Our latest adaptive reuse project involves converting an historic service garage into a neighborhood coffee house, the Publik at 3rd Ave & G Street in Salt Lake City’s Avenues district.
The Avenues neighborhood is home to Salt Lake City’s largest local historic district, which helps explain the slow moving progress of the renovation and addition to the building. Recently, the Historic Landmark Commission determined that the proposed plans are appropriate for the character of the neighborhood and unanimously approved the project. Here are a few main points of the design guidelines used in that decision:
- Respect the historic design character of the building. Changing the style or making the building look older than it really is should be avoided.
- The design of the addition should be distinguishable from the historic building.
- Alterations to building sites and structures should be a product of their own time.
- Deteriorated architectural features should be repaired rather than replaced.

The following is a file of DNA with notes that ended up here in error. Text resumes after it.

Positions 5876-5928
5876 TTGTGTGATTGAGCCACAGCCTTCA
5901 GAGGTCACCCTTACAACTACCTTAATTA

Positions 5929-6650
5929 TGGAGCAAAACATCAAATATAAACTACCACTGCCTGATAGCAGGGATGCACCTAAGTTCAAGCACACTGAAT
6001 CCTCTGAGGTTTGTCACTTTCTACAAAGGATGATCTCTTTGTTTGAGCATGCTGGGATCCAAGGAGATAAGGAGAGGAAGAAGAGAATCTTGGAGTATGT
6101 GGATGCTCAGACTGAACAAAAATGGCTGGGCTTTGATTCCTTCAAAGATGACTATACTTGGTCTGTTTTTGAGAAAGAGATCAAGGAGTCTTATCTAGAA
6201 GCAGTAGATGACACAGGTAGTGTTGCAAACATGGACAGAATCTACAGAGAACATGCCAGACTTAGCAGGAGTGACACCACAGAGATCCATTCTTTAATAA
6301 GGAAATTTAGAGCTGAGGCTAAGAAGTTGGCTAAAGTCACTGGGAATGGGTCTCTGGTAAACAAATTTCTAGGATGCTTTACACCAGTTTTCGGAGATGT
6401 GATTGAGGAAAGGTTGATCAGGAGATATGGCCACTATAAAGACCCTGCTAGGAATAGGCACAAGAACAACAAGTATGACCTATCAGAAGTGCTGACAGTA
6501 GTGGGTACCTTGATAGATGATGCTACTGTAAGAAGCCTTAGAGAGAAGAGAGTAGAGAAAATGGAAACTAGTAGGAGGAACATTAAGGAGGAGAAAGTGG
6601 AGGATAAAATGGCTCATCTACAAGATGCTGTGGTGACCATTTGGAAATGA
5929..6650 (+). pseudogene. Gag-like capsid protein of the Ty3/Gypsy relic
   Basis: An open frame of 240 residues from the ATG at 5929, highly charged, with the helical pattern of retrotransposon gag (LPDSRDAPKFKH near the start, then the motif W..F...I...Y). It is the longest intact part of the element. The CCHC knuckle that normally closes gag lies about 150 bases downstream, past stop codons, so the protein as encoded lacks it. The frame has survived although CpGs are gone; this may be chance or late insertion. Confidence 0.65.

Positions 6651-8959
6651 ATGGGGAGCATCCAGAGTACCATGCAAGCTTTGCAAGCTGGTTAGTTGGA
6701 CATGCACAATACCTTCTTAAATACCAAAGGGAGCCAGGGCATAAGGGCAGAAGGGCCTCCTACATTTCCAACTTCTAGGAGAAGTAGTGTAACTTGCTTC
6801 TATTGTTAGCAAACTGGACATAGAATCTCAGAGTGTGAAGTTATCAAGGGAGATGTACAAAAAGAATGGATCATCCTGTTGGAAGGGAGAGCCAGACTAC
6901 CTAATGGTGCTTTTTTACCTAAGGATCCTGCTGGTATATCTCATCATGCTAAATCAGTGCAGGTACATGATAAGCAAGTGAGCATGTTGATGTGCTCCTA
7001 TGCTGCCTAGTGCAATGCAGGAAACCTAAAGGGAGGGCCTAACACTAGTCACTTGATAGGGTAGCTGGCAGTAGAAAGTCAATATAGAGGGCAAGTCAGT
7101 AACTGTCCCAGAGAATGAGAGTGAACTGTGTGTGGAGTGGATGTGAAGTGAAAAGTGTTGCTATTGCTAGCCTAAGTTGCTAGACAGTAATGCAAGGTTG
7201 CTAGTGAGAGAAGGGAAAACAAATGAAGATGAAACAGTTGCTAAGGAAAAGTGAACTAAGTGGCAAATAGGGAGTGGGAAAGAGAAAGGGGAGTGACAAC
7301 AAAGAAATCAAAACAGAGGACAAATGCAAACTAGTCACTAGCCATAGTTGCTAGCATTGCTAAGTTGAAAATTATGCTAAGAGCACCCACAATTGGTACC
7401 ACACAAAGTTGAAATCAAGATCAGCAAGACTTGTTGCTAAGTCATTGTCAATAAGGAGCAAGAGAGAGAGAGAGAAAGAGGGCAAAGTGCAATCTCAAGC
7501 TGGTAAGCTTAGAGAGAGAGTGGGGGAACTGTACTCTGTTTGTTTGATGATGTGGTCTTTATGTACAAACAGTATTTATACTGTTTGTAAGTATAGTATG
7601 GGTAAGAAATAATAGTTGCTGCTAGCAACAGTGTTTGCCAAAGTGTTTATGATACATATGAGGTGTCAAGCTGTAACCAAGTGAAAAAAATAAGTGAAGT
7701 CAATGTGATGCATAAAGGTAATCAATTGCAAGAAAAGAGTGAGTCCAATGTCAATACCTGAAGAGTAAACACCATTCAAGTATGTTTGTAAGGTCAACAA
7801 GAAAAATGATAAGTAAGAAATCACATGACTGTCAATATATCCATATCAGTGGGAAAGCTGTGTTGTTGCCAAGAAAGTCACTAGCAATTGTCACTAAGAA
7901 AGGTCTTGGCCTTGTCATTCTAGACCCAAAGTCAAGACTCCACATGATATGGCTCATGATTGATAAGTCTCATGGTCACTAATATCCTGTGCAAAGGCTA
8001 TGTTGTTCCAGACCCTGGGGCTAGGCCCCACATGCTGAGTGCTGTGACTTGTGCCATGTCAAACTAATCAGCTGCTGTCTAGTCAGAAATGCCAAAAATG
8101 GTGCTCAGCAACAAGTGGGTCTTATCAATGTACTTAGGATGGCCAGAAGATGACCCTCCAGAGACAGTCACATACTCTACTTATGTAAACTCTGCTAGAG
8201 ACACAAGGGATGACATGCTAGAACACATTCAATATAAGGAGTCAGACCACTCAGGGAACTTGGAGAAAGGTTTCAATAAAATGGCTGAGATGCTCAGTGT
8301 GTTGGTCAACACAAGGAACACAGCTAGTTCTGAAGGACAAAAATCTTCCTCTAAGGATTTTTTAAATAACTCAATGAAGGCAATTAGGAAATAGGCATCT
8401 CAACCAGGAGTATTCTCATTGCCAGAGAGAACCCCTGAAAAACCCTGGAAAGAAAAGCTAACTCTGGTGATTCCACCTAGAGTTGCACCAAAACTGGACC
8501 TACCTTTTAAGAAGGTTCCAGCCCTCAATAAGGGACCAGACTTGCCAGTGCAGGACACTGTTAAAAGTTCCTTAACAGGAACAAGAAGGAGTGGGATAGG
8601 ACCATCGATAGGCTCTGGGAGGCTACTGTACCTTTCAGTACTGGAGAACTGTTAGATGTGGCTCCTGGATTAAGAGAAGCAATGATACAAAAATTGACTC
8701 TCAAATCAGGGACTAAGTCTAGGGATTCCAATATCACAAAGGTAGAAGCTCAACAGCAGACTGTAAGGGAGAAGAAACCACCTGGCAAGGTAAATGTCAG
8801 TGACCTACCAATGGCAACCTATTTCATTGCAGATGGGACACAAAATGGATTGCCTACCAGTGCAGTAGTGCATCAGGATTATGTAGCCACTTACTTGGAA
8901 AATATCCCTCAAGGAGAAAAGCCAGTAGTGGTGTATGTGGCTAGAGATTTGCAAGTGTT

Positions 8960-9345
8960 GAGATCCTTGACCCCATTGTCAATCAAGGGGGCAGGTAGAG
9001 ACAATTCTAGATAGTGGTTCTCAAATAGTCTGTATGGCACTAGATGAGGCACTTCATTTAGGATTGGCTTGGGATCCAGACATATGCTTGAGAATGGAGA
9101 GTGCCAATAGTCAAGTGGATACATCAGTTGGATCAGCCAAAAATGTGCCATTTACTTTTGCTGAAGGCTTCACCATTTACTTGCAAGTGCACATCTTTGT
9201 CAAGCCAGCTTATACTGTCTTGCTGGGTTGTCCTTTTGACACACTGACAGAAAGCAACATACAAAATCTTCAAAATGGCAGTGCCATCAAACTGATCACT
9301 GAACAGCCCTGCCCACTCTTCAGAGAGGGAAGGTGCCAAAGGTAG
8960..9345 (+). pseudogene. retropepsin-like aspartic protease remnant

- Chemical or physical treatments suchas sandblasting that can cause damage to historic materials shall not be used.
- Contemporary design for alterations and additions shall not be discouraged when such alterations do not destroy significant historical material and is compatible with the size, scale, color, material and character of the property.
We’re always happy to work on a good adaptive reuse project that helps to revitalize a neighborhood and create a sense of community. Visit our Old & New Pinterest board to see examples of other buildings being converted for new uses.